The chances of having a huge amount of tasks piled up are very slim when you’re using this method. that is to say, each task and type of task has its designated time for completion. The method also requires you to reexamine your priorities and gives you time (10% of it, to be exact) to make changes to your plans.
When revising your work in the last leg of the workday, make sure to factor in the deadlines for different projects. Of course, some hiccups are bound to happen if your entire team isn’t on board. That is why we suggest trying this time management method on a team or even company level. That way you’ll prevent a stress-inducing backlog.
Alternative Goals (Long-Term)
You may be wondering how this rule can help you in your specific case. The answer is – sometimes it can’t. Sometimes the type of work you do dictates your daily schedule. On the other hand, some jobs don’t have enough lower-priority tasks to fill one-third of your workday.
However, most office employees can learn a lot from this principle. As we have mentioned, prioritizing is an important skill. The 60-30-10 rule itself doesn’t have strict rules on what exactly you should be doing. Yet, you will have to determine your priorities once you start using this method.
Both prioritizing and time organization are results of using this rule. So is understanding how much time each activity takes. Hence, another long-term goal you’ll accomplish relates to more accurate time frames. These, in turn, enable you to make better assessments for your clients. In other words, you’ll avoid the hassle and unnecessary project extensions.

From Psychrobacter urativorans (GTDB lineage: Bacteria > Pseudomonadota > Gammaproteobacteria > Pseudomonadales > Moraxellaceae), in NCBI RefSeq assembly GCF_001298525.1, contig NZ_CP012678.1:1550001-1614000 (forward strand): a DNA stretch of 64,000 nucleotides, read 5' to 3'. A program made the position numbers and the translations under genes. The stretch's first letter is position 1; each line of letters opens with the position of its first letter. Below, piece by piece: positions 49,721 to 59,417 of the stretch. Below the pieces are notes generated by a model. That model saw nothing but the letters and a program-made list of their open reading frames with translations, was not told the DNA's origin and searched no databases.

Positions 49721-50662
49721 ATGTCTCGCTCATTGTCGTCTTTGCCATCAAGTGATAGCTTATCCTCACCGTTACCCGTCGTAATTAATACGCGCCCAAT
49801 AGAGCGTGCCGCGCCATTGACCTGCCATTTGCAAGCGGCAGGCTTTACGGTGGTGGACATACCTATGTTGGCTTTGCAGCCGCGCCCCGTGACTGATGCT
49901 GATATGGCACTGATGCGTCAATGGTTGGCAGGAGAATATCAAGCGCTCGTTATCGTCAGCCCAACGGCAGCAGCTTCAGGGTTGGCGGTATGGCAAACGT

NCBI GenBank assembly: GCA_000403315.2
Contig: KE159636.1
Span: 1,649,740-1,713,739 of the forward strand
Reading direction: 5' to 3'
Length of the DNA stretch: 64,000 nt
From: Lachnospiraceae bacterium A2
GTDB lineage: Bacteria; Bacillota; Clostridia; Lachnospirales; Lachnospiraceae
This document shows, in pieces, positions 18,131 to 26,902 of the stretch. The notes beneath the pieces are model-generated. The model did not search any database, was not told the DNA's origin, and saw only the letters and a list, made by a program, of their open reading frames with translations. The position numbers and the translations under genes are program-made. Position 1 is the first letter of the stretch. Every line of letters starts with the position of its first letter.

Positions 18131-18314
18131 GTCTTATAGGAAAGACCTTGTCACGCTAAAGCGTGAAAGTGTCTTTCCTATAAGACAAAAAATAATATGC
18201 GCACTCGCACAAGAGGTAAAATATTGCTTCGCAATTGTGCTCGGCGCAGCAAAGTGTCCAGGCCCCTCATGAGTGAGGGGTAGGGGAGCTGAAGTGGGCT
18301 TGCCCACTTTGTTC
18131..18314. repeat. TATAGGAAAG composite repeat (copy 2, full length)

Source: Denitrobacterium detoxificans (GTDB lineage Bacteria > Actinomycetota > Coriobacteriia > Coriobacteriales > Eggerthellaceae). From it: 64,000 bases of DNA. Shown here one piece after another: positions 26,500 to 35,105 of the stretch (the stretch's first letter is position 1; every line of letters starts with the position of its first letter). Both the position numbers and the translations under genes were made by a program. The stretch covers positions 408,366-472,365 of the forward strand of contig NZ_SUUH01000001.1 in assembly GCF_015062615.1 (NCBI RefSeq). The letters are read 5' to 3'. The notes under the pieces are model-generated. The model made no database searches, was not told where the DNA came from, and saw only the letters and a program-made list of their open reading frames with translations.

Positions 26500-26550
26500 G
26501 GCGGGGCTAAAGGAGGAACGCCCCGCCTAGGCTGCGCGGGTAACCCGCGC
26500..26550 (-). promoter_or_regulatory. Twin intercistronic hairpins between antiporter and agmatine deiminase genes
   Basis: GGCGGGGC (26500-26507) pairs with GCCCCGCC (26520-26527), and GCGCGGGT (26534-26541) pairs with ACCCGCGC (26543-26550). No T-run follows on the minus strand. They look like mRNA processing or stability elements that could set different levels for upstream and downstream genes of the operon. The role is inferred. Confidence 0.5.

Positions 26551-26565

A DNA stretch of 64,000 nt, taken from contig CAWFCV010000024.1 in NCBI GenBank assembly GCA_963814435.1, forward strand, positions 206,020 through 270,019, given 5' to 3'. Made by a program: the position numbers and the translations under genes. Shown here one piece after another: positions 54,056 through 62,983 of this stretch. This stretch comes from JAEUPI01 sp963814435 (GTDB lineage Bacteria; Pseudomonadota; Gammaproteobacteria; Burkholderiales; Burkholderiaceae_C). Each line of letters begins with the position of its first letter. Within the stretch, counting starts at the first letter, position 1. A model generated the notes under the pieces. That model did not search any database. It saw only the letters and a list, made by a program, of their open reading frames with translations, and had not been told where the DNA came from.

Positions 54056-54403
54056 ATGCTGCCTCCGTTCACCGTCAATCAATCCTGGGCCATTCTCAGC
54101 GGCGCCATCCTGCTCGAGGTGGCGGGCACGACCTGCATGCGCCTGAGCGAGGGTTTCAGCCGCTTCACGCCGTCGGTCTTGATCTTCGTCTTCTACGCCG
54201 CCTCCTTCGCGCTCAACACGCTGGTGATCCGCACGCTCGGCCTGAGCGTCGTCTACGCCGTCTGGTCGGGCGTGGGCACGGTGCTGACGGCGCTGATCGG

The time management principle we have described offers structure. This is great for any employee, but especially ones just starting work and those approaching burnout. Even though it may seem rigid, this rule also allows some leeway. Namely, you don’t have to follow the rule with no exceptions. There are numerous variations, like 50-30-20 or the 40-30-20-10 rule.
However you decide to distribute your time, you will need to account for breaks as well. No one can work for full 8 hours. especially not every day. Breaks are a crucial part of productivity as well, and any good employer will encourage their employees to use them and re-energize.
The 60-30-10 rule of time management is one of the more popular techniques. The cause for this is the rule’s stability which still offers some flexibility. In other words, it is a great guideline you can adjust to your needs.
That is to say, the rule is more about understanding your priorities and organizing your time to suit them, rather than blindly following them. It is more important to learn how to work efficiently. The 60-30-10 rule makes this possible, as it removes distractions (less important tasks) not by completely eliminating them, but by giving you some time for them specifically.